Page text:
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Overheating in bed can negatively impact sleep quality, and sheets that aren’t breathable can compound this issue. Cooling sheets can be a quick fix to help you maintain a more comfortable temperature.
Our team has tested a wide range of bedding to decide which sheet sets provide the best and most consistent cooling. The testing team consists of people with different needs when it comes to sleeping hot or cold. In addition to cooling, we also took factors like material quality, durability, and ease of cleaning into account.
Cut to the Chase – What are the Best Sheets for Hot Sleepers?
Cooling sheets are typically made with breathable fabrics that excel at temperature control. Of all the sheets we’ve tested, we found the Luxome Luxury Sheet Set offered the best temperature neutrality, thanks to the cool, silky feel of the bamboo-derived fabric.
Sheets to Help You Sleep Cooler – Video
Watch the video below for some tips on how to create a cooler sleep environment.
To learn more about each of our best picks for cooling sheets, check out the detailed descriptions below. Further down, you’ll find our comprehensive buyer’s guide, which covers materials and weaves that offer the best cooling, price expectations for first-time buyers, and people who are the best candidates for cooling sheets.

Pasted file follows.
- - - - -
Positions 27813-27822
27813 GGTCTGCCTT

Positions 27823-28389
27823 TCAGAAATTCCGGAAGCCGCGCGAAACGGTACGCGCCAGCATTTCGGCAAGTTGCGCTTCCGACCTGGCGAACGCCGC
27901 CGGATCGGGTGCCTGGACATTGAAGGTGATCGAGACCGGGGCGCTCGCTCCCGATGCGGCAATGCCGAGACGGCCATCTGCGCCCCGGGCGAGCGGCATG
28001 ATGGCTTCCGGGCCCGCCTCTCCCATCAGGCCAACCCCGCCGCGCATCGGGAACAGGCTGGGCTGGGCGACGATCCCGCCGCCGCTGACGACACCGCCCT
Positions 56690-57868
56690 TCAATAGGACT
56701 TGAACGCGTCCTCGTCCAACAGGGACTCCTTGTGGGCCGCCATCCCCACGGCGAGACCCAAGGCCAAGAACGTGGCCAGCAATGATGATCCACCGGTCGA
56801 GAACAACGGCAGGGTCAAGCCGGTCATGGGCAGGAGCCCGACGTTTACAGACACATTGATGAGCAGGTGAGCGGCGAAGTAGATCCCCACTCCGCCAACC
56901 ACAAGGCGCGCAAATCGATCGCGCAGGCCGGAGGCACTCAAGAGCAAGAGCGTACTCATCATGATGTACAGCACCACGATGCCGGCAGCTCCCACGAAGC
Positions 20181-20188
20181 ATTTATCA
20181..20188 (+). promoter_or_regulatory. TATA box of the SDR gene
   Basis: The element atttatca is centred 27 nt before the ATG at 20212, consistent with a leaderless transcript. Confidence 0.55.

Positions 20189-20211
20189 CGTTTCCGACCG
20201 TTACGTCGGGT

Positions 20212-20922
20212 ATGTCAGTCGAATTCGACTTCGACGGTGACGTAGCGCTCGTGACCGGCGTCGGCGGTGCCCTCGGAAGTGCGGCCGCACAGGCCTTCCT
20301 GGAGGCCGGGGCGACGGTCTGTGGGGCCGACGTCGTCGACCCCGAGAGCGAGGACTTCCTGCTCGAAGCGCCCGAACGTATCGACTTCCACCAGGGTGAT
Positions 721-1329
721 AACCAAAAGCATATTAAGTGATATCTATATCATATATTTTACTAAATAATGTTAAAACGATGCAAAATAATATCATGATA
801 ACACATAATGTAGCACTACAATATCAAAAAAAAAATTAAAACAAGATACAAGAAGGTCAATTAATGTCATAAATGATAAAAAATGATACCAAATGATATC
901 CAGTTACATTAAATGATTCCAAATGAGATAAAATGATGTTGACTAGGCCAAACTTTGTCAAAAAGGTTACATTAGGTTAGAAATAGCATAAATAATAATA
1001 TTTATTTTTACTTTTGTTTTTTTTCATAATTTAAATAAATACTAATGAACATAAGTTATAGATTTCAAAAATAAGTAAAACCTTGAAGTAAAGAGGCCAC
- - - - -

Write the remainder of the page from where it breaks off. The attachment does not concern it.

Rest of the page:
Luxome Luxury Sheet Set
Material:100% viscose from bamboo
- Made from breathable viscose derived from bamboo
- Sateen-woven fabric has a silky-soft feel
- Pocket depth accommodates high-profile mattresses
- Sateen weave can lead to early pilling
- Customer is responsible for return shipping if sheets are not defective
Silk & Snow Percale Sheets
- Percale-woven cotton has a crisp feel that softens over time
- Three set options to suit different bedding needs
- Available in seven colors derived from organic dyes
- Crisp fabric may not appeal to sleepers who prefer sheets with a silkier feel
- Percale weave can make fabric more prone to wrinkling
Hush Iced Cooling Sheet Set
Material:Viscose derived from bamboo
- Bamboo-derived viscose fabric is naturally breathable
- Material wicks moisture to promote dryness and cooling
- Elastic corner bands help prevent the fitted sheet from shifting
- Not available in California king size
- May be too drapey for sleepers who prefer bedding with a crisp feel
Best Temperature Regulating
Sweet Zzz Organic Bamboo Sheets
Material:100% GOTS-certified viscose from bamboo (400TC)
- Viscose from bamboo fabric is GOTS-certified organic